Glow by Amy Kathleen Ryan
Back in April, Tor.com gave away a hundred advanced review copies of Glow to anyone who wanted one; I sent in for it and got a copy, which has languished on my shelf until now. While I know the giveaway was to encourage word of mouth before the release tomorrow, I usually read advanced review copies close to their date of release in order to put a review up the day before—I just don’t like posting advanced reviews really early. In any case, the release date snuck up on me, but I managed to spend my Saturday morning in bed reading it, which was absolutely delightful.
Glow takes place on two ships—the Empyrean and the New Horizon. It’s a familiar story; Earth is no longer livable, so ark ships capable of bearing life have been sent out to discover a new planet for Earth-origin life to settle. While human fertility is declining, the Empyrean has managed to produce children. Children like the sharp Waverly and earnest Kieran, who live on the secular Empyrean. The New Horizon, however, is full of adherents to a particular flavor of Christianity… and absolutely no children. When the New Horizon stages a raid on the Empyrean in their desperation for children, Waverly and Kieran are separated. As Waverly survives the assimiliationist horror of the New Horizon under the control of Pastor Anne Mather, Kieran struggles to inspire the now minuscule crew of boys to continue the Empyrean’s mission.
Perhaps it’s because Shadowmagic was so disappointing that I liked Glow as much as I did; I was expecting your now traditional young adult novel. You know, pretty cover, shoe-horned love triangle between the “good” boy and the “bad” boy, lots of flash, little substance. But Ryan surprised me here by examining gender and sex in a futuristic culture where it is your duty to bear children, because how else will the human race survive? And it’s this focus on child-bearing (and thus sex) that complicates the lives of the girls on both ships. On the Empyrean, a focus on sex has the adult men ogling and even abusing the teenage girls, which is rightly depicted as disgusting, but the New Horizon’s focus on rearing children can be just as damaging. At one point, Waverly’s eggs are harvested without her consent; as someone tries to justify it, she sullenly likens it to rape, which shuts them up quickly—part of Mather’s motivation for raiding the Empyrean was saving the girls from a crew she knew would abuse them.
Ryan also elevates her novel by striving to keeping things gray instead of black and white. While Mather does terrible and manipulative things, it’s all out of concern for humanity, her ship’s need for children, and her fear for the girls on the Empyrean. While I was worried after Waverly expressed her distaste for religion, religion isn’t demonized here—Kieran is spiritual, finds comfort in faith, and uses faith to inspire the boys as they try to rescue the girls and some of the adults without much hope. I do wish it had been set up a bit more, but it’s presented as a complex issue. It’s really fantastic to see all of this addressed in young adult fiction without the extremely tired trope of religion being presented as bad. Here, Mather twists it to her own purpose (which only deepens Waverly’s distaste for religion), and Kieran uses it to rebuild the community after the devastating raid.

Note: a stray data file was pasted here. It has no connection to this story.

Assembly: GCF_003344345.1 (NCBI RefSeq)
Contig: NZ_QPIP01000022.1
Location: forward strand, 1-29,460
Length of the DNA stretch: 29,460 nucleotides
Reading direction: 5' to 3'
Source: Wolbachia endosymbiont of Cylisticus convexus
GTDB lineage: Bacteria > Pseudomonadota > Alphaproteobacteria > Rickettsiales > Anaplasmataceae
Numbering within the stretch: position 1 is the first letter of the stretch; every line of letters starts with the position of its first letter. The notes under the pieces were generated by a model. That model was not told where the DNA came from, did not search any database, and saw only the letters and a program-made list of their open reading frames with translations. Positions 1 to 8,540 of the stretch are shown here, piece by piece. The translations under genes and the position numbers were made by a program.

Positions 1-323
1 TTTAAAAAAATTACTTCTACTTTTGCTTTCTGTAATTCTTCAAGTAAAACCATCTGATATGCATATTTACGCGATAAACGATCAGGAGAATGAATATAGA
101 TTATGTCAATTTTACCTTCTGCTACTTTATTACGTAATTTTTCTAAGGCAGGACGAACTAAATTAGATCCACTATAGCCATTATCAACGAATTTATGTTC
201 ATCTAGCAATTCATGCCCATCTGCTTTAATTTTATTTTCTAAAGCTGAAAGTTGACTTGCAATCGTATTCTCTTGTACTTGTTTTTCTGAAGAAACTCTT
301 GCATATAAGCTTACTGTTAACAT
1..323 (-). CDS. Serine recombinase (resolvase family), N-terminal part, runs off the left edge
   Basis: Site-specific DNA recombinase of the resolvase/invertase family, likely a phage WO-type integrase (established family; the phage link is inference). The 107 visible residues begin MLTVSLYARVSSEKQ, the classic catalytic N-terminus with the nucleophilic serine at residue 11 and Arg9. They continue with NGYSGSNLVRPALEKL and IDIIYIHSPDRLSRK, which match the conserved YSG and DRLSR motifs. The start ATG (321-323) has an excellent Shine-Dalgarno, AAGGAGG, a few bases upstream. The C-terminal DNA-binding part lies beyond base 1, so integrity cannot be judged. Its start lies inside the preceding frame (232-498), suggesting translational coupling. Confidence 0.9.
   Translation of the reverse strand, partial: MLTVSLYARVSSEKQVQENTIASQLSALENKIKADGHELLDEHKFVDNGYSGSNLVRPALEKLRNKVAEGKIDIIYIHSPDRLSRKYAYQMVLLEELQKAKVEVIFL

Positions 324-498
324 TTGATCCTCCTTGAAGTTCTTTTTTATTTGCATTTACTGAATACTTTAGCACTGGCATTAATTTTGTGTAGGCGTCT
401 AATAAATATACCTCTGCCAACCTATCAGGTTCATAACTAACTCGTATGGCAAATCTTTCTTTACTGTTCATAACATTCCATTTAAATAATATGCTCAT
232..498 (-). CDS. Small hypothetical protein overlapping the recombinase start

However, Glow doesn’t completely escape the shoe-horned love triangle. For most of the novel, I had wonderful hopes. Waverly and Kieran are presented as a sweet and loving couple, and we actually meet them as Kieran proposes to Waverly. Their love for each other motivates them both through their respective stories—it alternates between the two of them—as Waverly wishes she could just see Kieran one more time and Kieran gets through some pretty horrific stuff by knowing that Waverly wouldn’t want him to give up. You want them to get back to each other as much as they do, because they love each other. Seth, Kieran’s main rival for control aboard the Empyrean, is initially presented as an alternative to Kieran, but both Waverly and Kieran have that thought and dismiss it in the course of the novel. I thought I was home-free! But, of course, at the end, he is cemented into place as the third member of this love triangle. I am tempted to give up and just let the crazy kids these days make their “Team Kieran” and “Team Seth” shirts, since we have apparently decided this is required for a franchise to be successful. But I can’t. If I give up, shoe-horned live triangles will win, and we can’t have that.
Bottom line: By examining gender, sex, and religion in complex ways, Glow elevates itself above a lot of the speculative fiction aimed at young adults these days. Unfortunately, while I thought I just might have finally found a young adult novel without a shoe-horned love triangle, that specter rears its ugly head at the very end. Sigh. Still, a fine outing from Ryan.
I received a free copy of this book for publicity purposes.
Glow will be released on September 13—tomorrow!